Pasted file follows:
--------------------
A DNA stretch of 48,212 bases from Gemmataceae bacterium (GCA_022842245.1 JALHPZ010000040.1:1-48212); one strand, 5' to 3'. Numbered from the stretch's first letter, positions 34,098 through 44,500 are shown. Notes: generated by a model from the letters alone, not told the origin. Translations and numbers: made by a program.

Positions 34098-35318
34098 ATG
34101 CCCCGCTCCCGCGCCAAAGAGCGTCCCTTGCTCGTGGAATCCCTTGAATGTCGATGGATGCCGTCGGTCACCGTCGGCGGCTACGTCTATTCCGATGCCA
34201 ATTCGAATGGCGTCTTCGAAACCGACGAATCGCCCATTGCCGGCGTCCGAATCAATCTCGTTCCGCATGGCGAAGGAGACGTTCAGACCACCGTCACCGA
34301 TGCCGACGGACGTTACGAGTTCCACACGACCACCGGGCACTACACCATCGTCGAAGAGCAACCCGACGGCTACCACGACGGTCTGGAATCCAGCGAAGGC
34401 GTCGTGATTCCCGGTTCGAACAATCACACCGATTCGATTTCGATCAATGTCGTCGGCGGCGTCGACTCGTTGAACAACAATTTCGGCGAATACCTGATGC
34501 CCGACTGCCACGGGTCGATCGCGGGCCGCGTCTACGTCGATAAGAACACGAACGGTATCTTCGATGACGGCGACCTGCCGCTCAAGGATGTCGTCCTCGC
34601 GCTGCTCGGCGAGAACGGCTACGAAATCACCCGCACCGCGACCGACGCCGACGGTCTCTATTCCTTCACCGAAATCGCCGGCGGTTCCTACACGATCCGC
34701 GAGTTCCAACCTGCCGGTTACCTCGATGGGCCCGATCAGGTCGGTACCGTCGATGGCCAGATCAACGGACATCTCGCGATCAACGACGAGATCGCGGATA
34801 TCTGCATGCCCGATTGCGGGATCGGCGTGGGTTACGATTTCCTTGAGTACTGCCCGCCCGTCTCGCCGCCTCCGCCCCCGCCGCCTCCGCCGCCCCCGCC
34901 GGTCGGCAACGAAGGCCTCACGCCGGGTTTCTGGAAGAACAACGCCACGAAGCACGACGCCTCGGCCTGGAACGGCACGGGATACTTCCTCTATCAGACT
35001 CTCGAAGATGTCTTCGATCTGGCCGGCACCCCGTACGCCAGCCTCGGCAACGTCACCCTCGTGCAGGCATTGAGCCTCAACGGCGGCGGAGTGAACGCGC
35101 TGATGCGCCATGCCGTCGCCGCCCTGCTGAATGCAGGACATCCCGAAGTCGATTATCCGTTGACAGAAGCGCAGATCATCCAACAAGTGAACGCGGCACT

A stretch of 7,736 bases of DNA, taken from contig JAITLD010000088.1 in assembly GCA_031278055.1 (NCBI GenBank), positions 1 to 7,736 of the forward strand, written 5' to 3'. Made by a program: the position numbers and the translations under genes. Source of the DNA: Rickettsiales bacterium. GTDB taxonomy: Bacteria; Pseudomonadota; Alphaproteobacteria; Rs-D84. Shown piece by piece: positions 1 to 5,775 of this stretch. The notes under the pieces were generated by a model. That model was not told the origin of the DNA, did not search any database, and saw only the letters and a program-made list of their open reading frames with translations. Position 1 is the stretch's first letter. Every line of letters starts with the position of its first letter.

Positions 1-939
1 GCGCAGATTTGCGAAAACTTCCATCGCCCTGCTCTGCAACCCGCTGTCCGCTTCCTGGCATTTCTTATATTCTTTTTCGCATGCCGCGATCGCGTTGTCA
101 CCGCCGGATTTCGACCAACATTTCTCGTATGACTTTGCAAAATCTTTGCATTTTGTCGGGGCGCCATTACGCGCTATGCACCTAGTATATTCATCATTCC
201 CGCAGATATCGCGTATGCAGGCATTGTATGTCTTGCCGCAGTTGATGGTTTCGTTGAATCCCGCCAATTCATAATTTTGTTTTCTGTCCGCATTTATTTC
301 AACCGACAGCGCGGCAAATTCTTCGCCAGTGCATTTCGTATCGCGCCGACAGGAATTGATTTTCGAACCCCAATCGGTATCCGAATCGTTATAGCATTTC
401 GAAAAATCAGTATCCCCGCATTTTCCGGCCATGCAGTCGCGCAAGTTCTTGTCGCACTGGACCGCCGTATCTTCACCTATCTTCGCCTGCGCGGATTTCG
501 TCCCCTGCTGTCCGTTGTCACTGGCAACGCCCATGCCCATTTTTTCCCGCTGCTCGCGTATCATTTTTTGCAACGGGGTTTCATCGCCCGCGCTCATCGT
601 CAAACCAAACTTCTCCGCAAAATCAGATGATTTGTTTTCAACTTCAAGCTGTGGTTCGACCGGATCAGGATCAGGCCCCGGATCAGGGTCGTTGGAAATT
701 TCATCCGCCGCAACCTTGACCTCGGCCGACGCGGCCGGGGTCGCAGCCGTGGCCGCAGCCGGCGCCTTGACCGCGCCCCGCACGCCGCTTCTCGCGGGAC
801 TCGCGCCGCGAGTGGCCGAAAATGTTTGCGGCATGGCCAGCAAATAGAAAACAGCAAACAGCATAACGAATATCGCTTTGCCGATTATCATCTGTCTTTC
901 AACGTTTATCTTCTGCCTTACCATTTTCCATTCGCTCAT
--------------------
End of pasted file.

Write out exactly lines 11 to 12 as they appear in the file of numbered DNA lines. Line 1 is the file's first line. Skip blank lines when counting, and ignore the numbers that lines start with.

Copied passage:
34801 TCTGCATGCCCGATTGCGGGATCGGCGTGGGTTACGATTTCCTTGAGTACTGCCCGCCCGTCTCGCCGCCTCCGCCCCCGCCGCCTCCGCCGCCCCCGCC
34901 GGTCGGCAACGAAGGCCTCACGCCGGGTTTCTGGAAGAACAACGCCACGAAGCACGACGCCTCGGCCTGGAACGGCACGGGATACTTCCTCTATCAGACT